FOs role in Land tenure
Thursday, January 26, 2012
The study of the HLPE was to undertake analysis and formulate policy recommendations in the following three areas:
- (i) the respective roles of large-scale plantations and of small-scale farming, including economic, social, gender and environmental impacts;
- (ii) review of the existing tools allowing the mapping of available land; and
- (iii) comparative analysis of tools to align large scale investments with country food security strategies.
One of their conclusions is that “Smallholders need better access to banks, insurers, law firms, courts etc. They also need information: about market trends, how product prices, royalties and dividends are calculated, the level of risk involved, how much debt they are taking on, and what legal protection they have.”
Their recommendations are as follow:
Host country governments Governments should prioritize investment in the small farm sector and in alternative food syst ems that are socially inclusive and just as well as environmentally sustainable, using agroecological principles. Support for farmer voice and civil society. Increased support is needed for farmer representation through their own organizations, with priority to social movements of the rural poor: small farmers, landless labourers, women, indigenous peoples and ethnic minorities, pastoralists and forest dwellers. Other civil society organizations who support the direct representatives of the rural poor should also be provided the needed institutional space. The rural poor‘s social movement organizations and relevant CSOs need to acquire stronger political weight in national and international decision-making structures. These organisations need backing at country level and internationally to ensure effective scrutiny and accountability of both national and international processes.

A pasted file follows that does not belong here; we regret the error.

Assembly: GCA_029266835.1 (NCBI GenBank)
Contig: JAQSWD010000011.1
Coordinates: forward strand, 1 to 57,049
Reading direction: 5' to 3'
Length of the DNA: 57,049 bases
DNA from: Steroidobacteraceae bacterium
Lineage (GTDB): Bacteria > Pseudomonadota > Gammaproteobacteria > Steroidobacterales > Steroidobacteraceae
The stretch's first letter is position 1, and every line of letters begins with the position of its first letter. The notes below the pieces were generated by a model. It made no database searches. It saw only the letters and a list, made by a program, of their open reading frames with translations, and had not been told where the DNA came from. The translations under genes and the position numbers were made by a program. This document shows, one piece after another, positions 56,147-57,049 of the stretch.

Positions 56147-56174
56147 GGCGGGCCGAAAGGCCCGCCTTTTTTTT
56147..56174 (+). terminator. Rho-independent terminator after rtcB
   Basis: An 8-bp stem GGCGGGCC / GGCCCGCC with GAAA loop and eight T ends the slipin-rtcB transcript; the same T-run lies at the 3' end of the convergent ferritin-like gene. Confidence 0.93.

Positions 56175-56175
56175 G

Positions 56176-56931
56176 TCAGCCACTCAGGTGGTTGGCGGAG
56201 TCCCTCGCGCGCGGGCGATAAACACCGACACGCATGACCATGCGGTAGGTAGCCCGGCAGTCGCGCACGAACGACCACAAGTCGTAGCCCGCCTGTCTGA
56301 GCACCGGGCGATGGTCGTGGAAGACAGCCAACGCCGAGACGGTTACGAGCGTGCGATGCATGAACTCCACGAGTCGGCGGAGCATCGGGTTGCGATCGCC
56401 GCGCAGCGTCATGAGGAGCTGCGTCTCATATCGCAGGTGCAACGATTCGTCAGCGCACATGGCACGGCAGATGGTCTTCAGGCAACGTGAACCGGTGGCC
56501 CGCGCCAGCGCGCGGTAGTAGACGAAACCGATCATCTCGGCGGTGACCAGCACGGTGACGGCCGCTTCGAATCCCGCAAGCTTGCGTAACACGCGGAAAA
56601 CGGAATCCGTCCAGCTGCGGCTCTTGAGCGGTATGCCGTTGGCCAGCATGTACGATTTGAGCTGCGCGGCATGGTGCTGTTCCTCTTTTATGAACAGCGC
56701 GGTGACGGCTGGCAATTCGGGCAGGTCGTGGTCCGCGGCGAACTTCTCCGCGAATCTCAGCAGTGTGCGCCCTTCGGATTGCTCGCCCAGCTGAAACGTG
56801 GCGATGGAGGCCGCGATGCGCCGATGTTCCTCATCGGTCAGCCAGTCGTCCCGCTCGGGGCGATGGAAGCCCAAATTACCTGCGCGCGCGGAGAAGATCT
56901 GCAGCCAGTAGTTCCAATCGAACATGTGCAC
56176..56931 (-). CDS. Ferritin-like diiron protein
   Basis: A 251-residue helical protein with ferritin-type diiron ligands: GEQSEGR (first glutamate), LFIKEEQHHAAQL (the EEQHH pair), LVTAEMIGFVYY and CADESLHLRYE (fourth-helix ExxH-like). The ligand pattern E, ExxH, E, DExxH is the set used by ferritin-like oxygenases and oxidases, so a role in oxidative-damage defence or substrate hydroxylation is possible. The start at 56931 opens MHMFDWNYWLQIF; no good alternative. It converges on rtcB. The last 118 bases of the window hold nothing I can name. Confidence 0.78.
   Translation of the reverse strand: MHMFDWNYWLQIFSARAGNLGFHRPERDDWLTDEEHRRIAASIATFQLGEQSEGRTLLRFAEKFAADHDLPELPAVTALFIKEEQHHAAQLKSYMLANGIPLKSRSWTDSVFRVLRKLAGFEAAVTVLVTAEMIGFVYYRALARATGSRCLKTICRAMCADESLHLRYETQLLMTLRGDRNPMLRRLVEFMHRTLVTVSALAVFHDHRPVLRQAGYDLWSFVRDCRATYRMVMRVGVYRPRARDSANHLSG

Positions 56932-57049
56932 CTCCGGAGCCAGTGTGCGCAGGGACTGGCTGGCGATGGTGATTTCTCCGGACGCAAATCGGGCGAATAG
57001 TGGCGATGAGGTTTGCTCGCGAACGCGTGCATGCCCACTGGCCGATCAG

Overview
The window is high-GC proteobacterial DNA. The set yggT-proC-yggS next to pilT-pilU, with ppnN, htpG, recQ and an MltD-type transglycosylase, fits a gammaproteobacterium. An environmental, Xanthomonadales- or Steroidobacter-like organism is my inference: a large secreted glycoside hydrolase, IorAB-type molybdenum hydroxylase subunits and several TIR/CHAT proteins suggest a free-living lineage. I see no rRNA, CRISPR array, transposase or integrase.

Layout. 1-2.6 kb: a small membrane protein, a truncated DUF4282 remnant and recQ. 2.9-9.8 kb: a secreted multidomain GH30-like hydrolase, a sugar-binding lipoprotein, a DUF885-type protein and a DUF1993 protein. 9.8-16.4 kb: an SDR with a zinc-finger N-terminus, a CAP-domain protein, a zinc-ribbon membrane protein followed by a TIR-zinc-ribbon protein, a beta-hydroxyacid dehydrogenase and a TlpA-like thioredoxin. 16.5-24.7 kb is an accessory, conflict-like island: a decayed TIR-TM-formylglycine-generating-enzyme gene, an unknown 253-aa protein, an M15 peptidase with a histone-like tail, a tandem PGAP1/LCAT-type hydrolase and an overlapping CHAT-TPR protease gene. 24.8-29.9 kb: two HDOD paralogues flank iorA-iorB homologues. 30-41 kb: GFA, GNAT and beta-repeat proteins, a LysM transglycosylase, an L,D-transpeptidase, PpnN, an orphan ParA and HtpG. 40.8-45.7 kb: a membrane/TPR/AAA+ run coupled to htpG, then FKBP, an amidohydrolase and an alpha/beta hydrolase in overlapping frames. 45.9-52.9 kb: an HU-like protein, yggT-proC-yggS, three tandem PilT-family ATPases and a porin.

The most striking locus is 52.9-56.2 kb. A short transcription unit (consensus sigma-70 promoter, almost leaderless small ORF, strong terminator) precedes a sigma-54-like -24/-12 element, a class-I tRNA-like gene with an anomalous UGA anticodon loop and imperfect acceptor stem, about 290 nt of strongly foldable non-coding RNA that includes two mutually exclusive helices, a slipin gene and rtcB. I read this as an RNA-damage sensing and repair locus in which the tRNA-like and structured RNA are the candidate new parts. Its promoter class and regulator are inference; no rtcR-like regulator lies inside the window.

Donor governments Donors should align more effectively their bilateral and multilateral initiatives in the field of agricultural investment promotion, to achieve positive outcomes for local farmers. For example, some donors argue that improving productivity and market access for smallholder farming is key to achieving the MDGs while multilateral lenders have been promoting and financing inward investment, including large-scale land acquisitions. Donors should also ensure fulfillment of the G8 and G20 commitments on increased funding support to agriculture made over the last 2 years. This should include support for public infrastructure and policy development to create an enabling environment for smallholder agriculture – based on evidence showing that smallholders can be highly dynamic and competitive on global markets, and that small farm development is feasible and desirable for its impacts on poverty reduction.
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